“You had an area as little as 20 years ago that was known worldwide for the best copper production anywhere,” Rios said. “The downturn in copper prices during the late 90s was disastrous for this region. One of the largest copper mines in America closed its doors in June of 1999 and they put over 2,500 people out of a job overnight. While that could have been a knock-out blow for many areas, these people persevered. It’s just a matter of finding out what is the right fit for the region.”

An answer to those residents’ search for the right fit came in January 2016. An enterprising group of local adventure-lovers bought a piece of property on the northern end of the Catalina Mountains just outside of the town of Oracle. Arizona Zipline Adventures began its five zipline operation using just a handful of employees. Today, they employ over 40 workers to help people experience the longest zipline in Arizona.

“This has been a huge win, not only for the zipline people, but for the entire area,” Kanavel exclaimed. “They are putting local people to work and they are using local vendors to provide a small restaurant for the patrons.”

This “eco-tourism” has been a financial boon to the eastern side of Pinal County.

“The area is beautiful,” said Supervisor Cheryl Chase, who used to work as a nurse at one of the local mines in the area. “You’re up in the high Sonoran Desert; you are surrounded by 10,000-foot mountains. It’s quiet, scenic and has everything for an outdoor-lover.”

The supervisors are determined to help spread the word about the amenities Pinal County has to offer for those coming in from across the country and across the globe. Kanavel and other administrative staff have procured the services of an Arizona marketing and public relations firm to help spread the word about tourism and business opportunities nationally and internationally.

“We were simply not able to produce everything we needed to do in-house,” Kanavel said. “It was decided that to augment our Public Information Officer’s efforts, we would enlist the help of an outside firm. We picked one with a national and international reputation for excellence. We really look forward to seeing what Moses, Incorporated, along with us, can come up with.”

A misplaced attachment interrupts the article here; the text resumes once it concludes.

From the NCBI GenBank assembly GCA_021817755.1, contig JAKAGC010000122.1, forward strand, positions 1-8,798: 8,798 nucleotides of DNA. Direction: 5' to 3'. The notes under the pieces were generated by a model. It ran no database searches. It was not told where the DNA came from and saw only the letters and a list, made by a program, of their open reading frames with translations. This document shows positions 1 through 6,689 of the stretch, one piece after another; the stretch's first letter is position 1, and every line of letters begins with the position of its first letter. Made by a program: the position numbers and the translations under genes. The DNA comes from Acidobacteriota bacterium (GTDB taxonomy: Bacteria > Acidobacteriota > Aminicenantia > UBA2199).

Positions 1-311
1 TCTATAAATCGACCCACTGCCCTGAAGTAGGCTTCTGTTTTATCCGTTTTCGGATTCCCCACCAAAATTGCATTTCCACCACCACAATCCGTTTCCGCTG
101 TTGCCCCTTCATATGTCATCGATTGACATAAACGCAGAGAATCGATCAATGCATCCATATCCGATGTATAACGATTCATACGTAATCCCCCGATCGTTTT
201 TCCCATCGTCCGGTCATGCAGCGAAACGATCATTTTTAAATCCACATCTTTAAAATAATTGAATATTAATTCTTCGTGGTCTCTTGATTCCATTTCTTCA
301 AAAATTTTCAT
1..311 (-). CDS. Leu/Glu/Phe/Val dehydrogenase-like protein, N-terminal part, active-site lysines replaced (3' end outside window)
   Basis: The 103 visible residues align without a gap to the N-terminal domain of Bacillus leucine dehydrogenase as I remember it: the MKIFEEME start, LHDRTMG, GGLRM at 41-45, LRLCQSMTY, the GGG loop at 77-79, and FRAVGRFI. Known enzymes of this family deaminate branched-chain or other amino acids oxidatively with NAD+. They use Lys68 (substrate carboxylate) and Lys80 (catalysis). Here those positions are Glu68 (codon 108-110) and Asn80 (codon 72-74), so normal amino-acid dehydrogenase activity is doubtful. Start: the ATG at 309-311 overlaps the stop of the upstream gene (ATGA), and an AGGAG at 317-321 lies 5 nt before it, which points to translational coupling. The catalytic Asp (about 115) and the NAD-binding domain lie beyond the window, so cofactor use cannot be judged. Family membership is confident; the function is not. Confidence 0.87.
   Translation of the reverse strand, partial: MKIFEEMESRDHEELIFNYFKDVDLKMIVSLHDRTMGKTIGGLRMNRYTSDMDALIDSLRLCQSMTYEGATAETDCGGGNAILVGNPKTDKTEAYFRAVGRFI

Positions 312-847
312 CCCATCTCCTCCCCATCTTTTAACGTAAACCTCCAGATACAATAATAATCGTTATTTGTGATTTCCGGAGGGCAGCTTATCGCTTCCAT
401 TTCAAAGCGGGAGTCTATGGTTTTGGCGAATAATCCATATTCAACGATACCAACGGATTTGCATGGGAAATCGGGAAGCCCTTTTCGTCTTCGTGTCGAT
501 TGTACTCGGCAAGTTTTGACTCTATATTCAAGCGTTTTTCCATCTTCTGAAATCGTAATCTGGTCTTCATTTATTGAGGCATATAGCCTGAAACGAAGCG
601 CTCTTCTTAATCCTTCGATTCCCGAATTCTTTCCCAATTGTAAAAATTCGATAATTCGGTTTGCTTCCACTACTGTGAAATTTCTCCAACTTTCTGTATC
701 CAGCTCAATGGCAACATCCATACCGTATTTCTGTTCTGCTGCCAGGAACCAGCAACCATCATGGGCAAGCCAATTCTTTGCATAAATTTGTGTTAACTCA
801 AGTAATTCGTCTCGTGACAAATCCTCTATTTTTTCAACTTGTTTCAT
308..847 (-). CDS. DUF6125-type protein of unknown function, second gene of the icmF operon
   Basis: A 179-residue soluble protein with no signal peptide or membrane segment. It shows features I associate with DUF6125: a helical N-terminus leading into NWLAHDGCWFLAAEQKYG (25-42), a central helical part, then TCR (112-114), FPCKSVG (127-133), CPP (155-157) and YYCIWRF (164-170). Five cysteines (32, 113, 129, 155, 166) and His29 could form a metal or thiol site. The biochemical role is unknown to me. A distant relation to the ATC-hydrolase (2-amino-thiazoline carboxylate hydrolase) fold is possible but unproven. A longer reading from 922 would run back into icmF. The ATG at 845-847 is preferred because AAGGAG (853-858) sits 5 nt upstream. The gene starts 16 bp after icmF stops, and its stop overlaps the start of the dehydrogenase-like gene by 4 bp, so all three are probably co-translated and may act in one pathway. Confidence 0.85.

In 2016, Pinal County has taken the step from a rural, sleepy area into a business juggernaut. In the middle of the year, Attesa announced it was going to build a major motorsports complex just south of Interstate 8. While still in the planning stages, Attesa looks to have not only racing tracks, but research and development opportunities and residential sites along with its own runway.

In November, Lucid Motors formally announced its intention of building an auto production facility north of Interstate 8 on the corner of Selma Highway and Thornton Road.

While those two announcements have garnered national and international press attention, County Manager Greg Stanley says the region has seen some other large companies start their operations in 2016.

“We’ve had a very good year with companies like Tractor Supply, Sheffield Lubricants, Applegate Insulation, Arizona Zipline Adventures and New Holland Agriculture starting up,” Stanley said. “We can always point to the future and say this is in the planning stages, or that is in development. But we have started to see our efforts in the past few years come to reality when it comes to these five companies.”

With a track record of success, it would be easy to just sit back and wait for businesses to start coming your way.

“We can’t sit pat,” Kanavel said. “We were told that we don’t want to stop this economic freight train because it is almost impossible to start rolling again. It is our intention to keep getting the message out about who Pinal County is, what Pinal County has to offer and how you can be a part of Pinal County. It’s not that hard because, in reality, the county almost sells itself. We are no longer a best kept secret in Arizona.”

Pinal County in 2016:

  • Capital investment amounts to over $3 Billion
  • Jobs created: 8,000
  • Companies beginning operations this year: 5
  • Companies currently under construction or in planning stages: 9

To see where Pinal County is going and how to jump on this economic freight train go to: